maintenance become the great challenge to the catalogers.

       Based on the understanding of that manual metadata generation and maintenance

is high labor-cost and time-consuming, which has been proved by the NCHI cataloging
                                                                                           3


operation, this study has conducted an analysis of web changes occurring to resources

archived by NCHI so as to find out the metadata field that constitutes the greatest

changes within the study period. Moreover, based on the result of this analysis, it

proposes a conceptual application model for metadata maintenance using the concept of

metadata quality evaluation. As a semi-automatic approach, this model attempts to

increase the degree of automation and reduce the amount of time required by human

while ensuring high quality metadata records. Specifically, there are two main tasks

discussed in this study:

1) Among all the data tables where web resources’ metadata records are stored,

      determine the field that constitutes the greatest change in the study period

2) Develop an application model for metadata quality evaluation at both empirical level

      and semantic levels so that a combinational evaluation score can be produced, on

      which the decision of the need of further human reviews will be based.




2. Literature Reviews

2.1 Web Change Detection and Study

         World Wide Web is a highly dynamic space, which means the resources residing

on the Internet involve great changes over time. In order to study such constant changes

and     to   better   manage     them,    several    applications,   such    as      WATZNEW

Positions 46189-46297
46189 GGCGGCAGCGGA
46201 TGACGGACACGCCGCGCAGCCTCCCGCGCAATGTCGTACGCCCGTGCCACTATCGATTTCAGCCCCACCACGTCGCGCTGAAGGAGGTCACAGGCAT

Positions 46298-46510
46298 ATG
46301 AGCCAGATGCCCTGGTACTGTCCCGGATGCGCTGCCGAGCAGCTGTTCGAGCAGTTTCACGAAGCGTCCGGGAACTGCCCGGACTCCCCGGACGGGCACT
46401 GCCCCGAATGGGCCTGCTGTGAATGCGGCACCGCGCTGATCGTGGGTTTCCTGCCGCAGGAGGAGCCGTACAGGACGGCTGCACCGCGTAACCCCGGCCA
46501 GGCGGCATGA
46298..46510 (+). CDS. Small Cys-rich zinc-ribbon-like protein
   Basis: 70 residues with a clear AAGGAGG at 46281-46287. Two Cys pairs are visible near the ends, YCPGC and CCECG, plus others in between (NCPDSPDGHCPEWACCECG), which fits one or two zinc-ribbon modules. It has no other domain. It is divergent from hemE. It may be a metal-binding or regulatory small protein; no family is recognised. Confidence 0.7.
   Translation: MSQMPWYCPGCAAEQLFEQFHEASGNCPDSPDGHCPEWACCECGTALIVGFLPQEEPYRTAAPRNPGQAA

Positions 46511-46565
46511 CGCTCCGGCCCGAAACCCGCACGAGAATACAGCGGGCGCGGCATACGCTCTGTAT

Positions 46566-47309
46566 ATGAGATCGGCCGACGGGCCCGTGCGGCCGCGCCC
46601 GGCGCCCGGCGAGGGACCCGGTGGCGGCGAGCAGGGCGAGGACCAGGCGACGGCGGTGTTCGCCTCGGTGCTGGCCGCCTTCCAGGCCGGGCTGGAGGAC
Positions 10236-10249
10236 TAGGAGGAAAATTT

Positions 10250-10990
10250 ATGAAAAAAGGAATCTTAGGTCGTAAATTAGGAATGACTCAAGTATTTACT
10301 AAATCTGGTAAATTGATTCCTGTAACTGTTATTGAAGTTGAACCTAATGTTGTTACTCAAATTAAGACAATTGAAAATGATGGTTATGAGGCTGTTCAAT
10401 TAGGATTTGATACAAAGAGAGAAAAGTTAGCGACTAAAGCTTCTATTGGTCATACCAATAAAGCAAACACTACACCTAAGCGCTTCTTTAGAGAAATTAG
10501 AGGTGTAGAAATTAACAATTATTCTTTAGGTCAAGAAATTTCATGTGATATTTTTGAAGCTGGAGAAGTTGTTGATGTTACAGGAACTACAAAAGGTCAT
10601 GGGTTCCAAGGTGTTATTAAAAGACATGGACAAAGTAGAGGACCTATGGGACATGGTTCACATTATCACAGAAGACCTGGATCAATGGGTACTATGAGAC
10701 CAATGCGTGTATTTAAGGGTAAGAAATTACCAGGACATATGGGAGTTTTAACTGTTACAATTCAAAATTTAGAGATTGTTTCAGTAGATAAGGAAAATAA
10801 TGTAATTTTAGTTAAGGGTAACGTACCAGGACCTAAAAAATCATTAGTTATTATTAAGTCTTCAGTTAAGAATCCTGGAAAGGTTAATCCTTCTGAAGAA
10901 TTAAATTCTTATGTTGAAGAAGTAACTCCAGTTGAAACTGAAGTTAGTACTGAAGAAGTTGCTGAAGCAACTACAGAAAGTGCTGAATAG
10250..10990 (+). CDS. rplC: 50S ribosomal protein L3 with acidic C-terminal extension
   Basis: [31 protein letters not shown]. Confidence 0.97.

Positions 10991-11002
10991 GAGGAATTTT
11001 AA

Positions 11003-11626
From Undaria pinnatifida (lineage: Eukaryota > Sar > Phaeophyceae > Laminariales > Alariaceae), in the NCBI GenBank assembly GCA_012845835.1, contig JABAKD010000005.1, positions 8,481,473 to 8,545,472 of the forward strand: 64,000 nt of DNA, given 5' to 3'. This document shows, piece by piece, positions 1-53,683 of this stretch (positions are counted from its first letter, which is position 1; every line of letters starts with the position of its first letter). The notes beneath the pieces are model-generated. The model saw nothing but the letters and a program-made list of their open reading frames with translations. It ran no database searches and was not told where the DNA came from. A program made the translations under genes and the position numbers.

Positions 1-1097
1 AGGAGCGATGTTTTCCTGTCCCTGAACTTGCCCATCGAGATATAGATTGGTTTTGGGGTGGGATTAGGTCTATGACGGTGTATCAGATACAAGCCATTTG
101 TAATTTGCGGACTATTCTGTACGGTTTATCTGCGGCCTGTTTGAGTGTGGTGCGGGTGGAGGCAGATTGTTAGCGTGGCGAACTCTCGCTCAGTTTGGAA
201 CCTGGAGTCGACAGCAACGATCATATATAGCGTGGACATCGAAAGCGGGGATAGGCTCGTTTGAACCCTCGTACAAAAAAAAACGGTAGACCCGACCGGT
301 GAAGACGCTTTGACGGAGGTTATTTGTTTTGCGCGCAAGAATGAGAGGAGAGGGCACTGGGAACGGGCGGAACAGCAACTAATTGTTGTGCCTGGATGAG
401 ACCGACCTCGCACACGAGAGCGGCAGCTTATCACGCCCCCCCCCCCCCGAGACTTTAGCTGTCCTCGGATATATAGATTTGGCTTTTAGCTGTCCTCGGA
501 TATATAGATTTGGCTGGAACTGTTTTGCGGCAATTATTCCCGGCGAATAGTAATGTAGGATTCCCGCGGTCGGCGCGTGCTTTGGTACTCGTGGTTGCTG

(http://www.watznew.com), URL-Minder (www.urlminder.com) have been developed for

tracking and viewing the changes. In addition to the application development, other
                                                                                            4


researches have been conducted under the same topic. As is discussed by

Francisco-Revilla et al. (2001), many of the existing applications have the disadvantages

of treating presentational changes as substantial relevant changes. In their study, they

classified the nature of changes into categories such as content changes, presentational

changes, structural changes, behavioral changes. Based on this classification, they

attempted to develop an approach to automatically evaluate the relevance of changes in

the web pages. However, their system, Path Manager, also had limitations in lacking

support of indirection, which means frames embedded in the web pages cannot easily be

handled; because, the application does not check URLs contained in the frames, unless

these URLs appear as part of the path being checked. Also, monitoring JavaScript or